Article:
The advantages using a monolithic architecture at this point include:

  • It’s simple
  • It’s fast because it only has in-process latencies
  • You get a single build deployment unit
  • It’s very resource-efficient at small scale

Besides lack of scaling and a single point of failure, a major disadvantage of a monolith is the poor enforcement of modularity. It’s doable but it requires programming and team discipline. But Shoup points out that none of this is of any concern in this phase. Still, as we see a need to prepare for scaling, he thinks it’s worthwhile to abide to a modularity discipline by using components or modules within the monolith. This will simplify future modification or replacement with external services.

Looking at when we may need to rearchitect this monolith, Shoup has experienced some warning indicators:

  • Velocity: your ability to deliver slows down due to coupling and lack of isolation
  • Scaling: vertical scaling no longer works, or different parts of the system need to scale independently
  • Deployment: different parts evolve at different speeds and therefore need independent deployment

When we enter the scaling phase the goal is to stay ahead of a rapidly growing business and to keep our application up and running. In the organisational context we now typically increase the number of teams and work with a longer time horizon. Commonly there is also a need to introduce repeatable processes.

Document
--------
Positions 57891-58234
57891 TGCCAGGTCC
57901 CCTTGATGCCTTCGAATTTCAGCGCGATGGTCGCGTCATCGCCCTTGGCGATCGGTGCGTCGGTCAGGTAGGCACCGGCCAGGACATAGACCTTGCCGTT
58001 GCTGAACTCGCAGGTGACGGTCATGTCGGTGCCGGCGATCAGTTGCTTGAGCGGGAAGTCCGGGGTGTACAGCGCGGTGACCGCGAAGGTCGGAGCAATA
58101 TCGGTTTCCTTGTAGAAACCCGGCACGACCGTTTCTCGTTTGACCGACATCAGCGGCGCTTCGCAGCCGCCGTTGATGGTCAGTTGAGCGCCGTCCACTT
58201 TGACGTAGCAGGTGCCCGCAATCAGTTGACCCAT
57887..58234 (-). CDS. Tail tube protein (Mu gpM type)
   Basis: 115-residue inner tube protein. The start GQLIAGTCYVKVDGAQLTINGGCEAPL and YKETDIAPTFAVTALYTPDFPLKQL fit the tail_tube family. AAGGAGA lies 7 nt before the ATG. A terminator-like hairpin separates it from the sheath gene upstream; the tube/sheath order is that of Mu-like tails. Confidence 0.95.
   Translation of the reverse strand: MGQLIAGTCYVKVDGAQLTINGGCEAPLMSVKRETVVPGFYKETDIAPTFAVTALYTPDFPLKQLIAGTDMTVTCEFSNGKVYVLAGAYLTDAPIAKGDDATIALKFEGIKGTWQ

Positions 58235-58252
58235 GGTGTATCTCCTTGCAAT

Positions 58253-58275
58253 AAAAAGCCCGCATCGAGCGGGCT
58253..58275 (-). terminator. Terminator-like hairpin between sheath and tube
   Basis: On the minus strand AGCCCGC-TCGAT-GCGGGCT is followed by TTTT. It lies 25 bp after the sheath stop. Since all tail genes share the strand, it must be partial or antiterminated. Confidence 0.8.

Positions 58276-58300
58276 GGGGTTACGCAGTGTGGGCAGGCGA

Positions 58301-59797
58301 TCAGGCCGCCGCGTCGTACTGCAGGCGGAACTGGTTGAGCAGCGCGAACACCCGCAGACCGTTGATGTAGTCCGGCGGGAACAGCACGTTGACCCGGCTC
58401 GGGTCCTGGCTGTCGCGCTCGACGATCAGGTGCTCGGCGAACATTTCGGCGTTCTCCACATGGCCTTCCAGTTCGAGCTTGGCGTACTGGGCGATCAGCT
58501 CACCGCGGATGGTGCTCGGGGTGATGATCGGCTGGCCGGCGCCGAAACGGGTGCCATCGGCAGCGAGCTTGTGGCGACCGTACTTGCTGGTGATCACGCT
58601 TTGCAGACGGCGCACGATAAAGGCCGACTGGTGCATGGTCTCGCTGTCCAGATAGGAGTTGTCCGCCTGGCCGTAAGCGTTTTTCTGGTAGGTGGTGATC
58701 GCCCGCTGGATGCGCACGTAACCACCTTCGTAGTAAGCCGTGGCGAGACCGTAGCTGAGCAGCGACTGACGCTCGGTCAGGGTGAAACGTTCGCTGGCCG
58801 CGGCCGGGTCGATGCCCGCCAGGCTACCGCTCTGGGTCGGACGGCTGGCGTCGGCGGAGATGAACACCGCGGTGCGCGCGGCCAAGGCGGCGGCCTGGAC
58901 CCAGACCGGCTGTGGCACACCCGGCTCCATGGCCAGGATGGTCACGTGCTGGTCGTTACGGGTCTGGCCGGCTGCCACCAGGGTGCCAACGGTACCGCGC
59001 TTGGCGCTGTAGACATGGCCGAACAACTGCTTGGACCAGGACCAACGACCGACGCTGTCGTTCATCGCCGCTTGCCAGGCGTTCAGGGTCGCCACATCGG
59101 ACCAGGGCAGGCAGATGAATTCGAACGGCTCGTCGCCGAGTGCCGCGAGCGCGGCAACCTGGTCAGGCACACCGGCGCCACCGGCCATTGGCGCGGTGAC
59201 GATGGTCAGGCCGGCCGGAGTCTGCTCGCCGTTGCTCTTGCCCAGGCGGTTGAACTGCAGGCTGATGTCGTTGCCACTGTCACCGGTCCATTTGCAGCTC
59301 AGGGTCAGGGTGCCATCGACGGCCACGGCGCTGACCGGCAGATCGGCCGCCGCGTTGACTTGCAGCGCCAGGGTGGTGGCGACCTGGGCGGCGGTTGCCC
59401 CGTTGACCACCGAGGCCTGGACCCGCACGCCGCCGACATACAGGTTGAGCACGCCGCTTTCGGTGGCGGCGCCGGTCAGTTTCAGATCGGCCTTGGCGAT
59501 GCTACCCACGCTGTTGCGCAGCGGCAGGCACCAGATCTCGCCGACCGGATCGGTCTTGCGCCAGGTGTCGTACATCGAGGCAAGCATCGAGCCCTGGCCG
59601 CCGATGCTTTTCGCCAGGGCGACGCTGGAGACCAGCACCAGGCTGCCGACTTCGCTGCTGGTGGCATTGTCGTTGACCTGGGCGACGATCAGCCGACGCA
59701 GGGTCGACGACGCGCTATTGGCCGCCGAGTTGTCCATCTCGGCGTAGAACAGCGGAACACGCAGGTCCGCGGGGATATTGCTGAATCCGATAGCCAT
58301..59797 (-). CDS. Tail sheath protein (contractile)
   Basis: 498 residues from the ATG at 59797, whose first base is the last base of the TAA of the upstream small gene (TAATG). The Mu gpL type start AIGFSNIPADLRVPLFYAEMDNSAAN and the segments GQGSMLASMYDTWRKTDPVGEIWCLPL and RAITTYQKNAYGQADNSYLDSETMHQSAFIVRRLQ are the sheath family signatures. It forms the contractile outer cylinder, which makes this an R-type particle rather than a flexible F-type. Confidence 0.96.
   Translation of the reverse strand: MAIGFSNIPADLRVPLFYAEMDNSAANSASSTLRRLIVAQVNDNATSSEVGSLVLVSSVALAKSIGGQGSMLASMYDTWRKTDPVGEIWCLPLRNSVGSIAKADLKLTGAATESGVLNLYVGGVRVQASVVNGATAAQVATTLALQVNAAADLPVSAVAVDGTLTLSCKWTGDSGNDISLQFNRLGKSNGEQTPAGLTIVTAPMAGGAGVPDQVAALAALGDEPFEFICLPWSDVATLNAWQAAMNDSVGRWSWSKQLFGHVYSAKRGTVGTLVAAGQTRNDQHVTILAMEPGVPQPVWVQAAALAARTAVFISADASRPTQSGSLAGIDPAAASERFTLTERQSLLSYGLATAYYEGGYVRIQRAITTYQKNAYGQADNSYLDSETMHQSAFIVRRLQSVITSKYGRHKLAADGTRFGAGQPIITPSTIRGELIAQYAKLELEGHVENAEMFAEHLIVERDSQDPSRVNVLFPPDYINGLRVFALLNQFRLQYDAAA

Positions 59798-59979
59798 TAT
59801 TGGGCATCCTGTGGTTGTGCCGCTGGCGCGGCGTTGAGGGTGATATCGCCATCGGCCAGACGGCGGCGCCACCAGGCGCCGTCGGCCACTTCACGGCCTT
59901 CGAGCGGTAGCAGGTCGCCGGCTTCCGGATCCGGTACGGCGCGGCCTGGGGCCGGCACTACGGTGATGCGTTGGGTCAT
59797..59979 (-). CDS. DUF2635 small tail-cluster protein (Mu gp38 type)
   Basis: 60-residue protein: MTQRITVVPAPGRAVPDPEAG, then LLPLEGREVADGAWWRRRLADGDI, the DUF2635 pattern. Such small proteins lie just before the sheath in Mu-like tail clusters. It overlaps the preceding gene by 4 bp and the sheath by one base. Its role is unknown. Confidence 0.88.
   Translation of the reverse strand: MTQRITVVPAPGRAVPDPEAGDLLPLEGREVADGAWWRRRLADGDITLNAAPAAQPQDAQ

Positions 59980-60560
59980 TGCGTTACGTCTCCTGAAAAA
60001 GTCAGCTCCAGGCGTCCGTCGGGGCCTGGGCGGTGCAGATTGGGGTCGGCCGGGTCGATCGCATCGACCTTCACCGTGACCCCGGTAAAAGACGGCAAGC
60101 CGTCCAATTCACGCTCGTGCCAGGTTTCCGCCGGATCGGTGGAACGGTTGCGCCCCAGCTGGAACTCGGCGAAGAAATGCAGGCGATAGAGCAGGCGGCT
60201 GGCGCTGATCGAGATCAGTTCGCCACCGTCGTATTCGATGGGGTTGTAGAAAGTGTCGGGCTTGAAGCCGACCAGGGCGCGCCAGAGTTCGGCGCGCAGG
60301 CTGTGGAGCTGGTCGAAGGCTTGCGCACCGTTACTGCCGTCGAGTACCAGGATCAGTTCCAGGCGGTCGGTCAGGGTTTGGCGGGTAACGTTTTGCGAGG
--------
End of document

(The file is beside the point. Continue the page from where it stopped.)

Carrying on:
In the technical context, the scaling phase often means a move to a technology that scales. Typically, we now start to split out services from the monolith, and it’s very common to try to decrease the load on the single database, for instance by creating read-only replicas of some data. It’s also common to start with separating out special services like payment and billing and introducing an event queue or message bus.

For Shoup, this is typically also the time to consider whether we should migrate our monolith into small independent components, what we today call microservices. We must also consider if the single primary storage used is still the right way to store data. At QCon New York 2017 Shoup showed how to do an incremental migration of a monolithic application into microservices and several independent storage mechanisms for different domains.

In the book The Art of Scalability, a three dimensional scalability model (the AKF Scale Cube) is described where the three axis represents different types of scaling:

  • X: Horizontal duplication and cloning
  • Y: Functional decomposition and segmentation (microservices)
  • Z: Horizontal data partitioning (shards)

The last step is the optimizing phase, and Shoup emphasizes that if reached it’s a sign of success. The goal is to keep the set of functionalities, but use less resources, maybe with fewer teams. We also have a longer time horizon, maybe 2-5 years.

Shoup concludes by stating that the reason for rearchitecting in this context is a positive thing:

Getting to rearchitect a system is a sign of success, not failure.

The business is doing well and you have the resources to do it. It’s not that you have to rearchitect, but rather that you get to do it.